Nucor opens cold mill on its steel mill campus in Hickman, will add 100 jobs

by George Jared ([email protected]) 3,342 views 

Nucor CEO John Ferriola speaks Thursday (April 12) at the dedication of his company's new cold mill in Hickman. Also on the stage are Gov. Asa Hutchinson and Nucor Steel Arkansas Vice President Mary Emily Slate.

Nucor Corp. opened its $230 million cold mill Thursday (April 12) on its campus in Hickman, just outside of Blytheville. The expansion will employ about 100 more workers, and will bring the total number of Nucor workers in Mississippi County to about 1,600, Nucor Steel Arkansas vice president and general manager Mary Emily Slate told Talk Business & Politics. The new jobs will pay about $80,000 per year.

Along with Big River Steel, nearly 3,000 people work in the steel industry in Mississippi County, Gov. Asa Hutchinson said during a ribbon cutting ceremony. It makes the county the fourth largest steel producing county in the country, he said. Arkansas has a total of 5,500 workers in the steel industry, according to the Arkansas Economic Development Commission. The jobs created by Nucor are high skill, high paying jobs – the kind of jobs needed in the Natural State, he added.

“When we recruit industries to the state, we point to Nucor. … Cotton fields have become steel mills,” the governor said.

Nucor CEO John Ferriola told Talk Business & Politics there were other sites around the country considered for the cold mill. The number one factor was the productivity of the workforce with facilities at their disposal, he said. The final decision was made in September 2016 to locate the mill in Hickman.

President Donald Trump has proposed billions in controversial tariffs on Chinese steel in an effort to make American steel companies more competitive on world markets.

Ferriola said he supports the tariffs, and the Chinese aren’t the only “unfair actors” selling steel. Other countries such as Vietnam and Turkey also use government subsidies to prop up their steel industries. It’s difficult for American companies to compete against state-sponsored counterparts in these countries, he said.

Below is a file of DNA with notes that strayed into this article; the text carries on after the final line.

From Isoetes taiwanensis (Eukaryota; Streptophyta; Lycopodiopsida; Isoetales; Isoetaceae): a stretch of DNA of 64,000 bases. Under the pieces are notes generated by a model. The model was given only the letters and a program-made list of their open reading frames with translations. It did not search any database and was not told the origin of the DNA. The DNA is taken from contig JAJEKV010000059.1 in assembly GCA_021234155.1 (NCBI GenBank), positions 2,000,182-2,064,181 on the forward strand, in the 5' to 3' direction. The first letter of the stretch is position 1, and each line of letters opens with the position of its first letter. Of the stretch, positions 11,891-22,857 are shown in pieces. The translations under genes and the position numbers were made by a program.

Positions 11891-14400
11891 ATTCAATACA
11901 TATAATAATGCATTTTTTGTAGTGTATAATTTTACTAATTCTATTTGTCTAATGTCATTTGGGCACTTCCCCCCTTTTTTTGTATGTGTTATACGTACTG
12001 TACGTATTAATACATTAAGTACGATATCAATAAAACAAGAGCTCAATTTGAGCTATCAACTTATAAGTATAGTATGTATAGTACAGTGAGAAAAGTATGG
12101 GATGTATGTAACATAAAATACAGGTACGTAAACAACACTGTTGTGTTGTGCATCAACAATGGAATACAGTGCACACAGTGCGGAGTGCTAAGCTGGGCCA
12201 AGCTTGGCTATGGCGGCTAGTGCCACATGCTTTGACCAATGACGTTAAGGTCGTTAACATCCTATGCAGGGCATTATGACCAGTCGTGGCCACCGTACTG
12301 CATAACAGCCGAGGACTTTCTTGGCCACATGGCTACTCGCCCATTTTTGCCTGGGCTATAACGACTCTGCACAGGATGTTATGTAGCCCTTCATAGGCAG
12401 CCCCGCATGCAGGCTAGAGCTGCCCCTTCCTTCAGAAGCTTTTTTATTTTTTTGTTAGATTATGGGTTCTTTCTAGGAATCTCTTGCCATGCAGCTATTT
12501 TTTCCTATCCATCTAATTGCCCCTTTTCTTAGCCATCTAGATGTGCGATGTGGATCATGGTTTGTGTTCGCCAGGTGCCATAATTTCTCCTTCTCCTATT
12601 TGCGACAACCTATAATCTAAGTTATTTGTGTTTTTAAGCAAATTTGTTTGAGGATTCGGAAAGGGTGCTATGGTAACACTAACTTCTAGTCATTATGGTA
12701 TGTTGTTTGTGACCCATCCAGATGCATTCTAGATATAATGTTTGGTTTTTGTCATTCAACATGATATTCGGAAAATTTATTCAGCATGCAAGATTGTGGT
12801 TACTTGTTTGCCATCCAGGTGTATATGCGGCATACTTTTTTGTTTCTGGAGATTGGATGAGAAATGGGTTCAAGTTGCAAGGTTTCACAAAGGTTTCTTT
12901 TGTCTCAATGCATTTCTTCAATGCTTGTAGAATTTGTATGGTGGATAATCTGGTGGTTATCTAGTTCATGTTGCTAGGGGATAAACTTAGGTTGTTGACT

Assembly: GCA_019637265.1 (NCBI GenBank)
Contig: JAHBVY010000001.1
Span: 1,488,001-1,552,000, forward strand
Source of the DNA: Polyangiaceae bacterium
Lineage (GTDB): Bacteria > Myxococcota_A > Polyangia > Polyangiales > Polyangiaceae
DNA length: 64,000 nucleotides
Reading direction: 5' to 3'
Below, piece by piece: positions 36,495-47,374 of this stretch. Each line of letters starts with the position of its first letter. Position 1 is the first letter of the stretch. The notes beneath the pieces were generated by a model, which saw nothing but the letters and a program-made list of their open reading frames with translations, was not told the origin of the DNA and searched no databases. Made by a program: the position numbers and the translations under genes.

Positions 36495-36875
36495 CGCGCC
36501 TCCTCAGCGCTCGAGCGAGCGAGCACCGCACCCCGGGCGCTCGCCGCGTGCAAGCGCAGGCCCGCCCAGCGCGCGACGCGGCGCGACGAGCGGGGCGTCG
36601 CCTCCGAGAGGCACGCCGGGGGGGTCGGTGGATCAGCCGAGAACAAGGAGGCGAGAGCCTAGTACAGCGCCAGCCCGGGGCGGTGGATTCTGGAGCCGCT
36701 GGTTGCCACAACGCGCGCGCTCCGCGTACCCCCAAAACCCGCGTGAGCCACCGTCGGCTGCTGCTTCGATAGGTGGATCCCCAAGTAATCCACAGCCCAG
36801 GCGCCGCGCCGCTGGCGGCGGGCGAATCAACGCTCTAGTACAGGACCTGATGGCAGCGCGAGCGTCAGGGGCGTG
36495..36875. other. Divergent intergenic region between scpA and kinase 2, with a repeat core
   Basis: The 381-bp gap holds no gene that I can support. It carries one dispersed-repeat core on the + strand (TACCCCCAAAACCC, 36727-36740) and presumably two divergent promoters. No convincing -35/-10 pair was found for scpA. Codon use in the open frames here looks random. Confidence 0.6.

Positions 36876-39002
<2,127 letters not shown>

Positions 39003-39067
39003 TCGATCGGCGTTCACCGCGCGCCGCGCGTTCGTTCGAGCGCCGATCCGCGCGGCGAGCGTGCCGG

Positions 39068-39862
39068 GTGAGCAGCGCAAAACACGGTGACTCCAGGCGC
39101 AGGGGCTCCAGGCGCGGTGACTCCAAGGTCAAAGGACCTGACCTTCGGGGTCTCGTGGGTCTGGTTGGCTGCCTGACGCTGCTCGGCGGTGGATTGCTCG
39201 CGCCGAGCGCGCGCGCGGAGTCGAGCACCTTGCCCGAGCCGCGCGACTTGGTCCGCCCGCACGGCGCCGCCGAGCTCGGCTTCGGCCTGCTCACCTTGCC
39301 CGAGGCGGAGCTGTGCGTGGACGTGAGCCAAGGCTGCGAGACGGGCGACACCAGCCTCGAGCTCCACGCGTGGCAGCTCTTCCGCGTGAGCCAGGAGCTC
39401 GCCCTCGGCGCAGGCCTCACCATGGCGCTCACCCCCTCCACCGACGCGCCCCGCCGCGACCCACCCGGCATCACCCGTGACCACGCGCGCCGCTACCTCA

“They’re not exporting steel … they’re exporting unemployment,” he said. “We’re not asking for a hand out. We’re asking for an even playing field, that’s it. If the playing field is level our company will out compete any other company or country in the world.”

Steel tariffs need to be long term, Ferriola said. Investments such as the new cold mill take years to recuperate a company’s investment. The American steel industry suffers from cheap steel on international markets, and capital investors make less in the steel sector than in the manufacturing sector as a whole on average, he said. The manufacturing sector contributes $17 billion to the Arkansas’ economy each year, he said.

While not likely to fall under the category of “state-sponsored,” the Nucor project will receive the InvestArk and Advantage Arkansas state incentives.

Created in 1985, InvestArk provides existing Arkansas companies a 7% tax credit if they invest at least $5 million in upgrading and modernizing equipment. The credit can be applied to up to half of the company’s sales tax liability for a given year and can be spread over five years. It was originally designed for manufacturers but since has been expanded to corporate headquarters, call centers and other facilities.

The Advantage Arkansas program provides a tax credit for each job created that pays more than $10.99 an hour.

“The income tax credit cannot offset more than 50 percent of a business’ income tax liability in any one year and may be carried forward for nine years beyond the tax year in which the credit was first earned. The credit begins in the tax year in which the new employees are hired. Employees included in the new additional payroll under the project must be Arkansas taxpayers,” noted the AEDC website.

Ducker Worldwide, a market research firm, estimates that four million tons of high-strength, low-alloy steels will be needed for the auto market by 2025. The specialty cold mill complex will give Nucor the capability to produce products the company does not make. Locating the cold mill with Nucor’s sheet mill in Arkansas will give the company a transportation advantage over competitors outside the region supplying the local market and the growing Mexican market, company officials have said.

Ladd Hall, Nucor flat rolled products executive vice president, said the mill will produce 750,000 tons of steel per year. It will be stronger, lighter weight specialty steel, he said. The steel will be used in the automotive industry among others, he said.

Nucor opened its first facility in Mississippi County in 1992. The investment in the state in the region has been tremendous, and the reason the company continues to invest here is the dynamic workforce that’s been created, Ferriola said. This new mill is the latest indication of how committed the company is to Northeast Arkansas, and is one of only four like it in the world, he said.

Before the ceremonies ended, Ferriola offered one light moment. It was noted that Nucor year ago made garbage cans, and new technologies have allowed steel to be recycled in many ways.

“Your brand new Chevy might have been a washing machine in its previous life,” he said to laughter.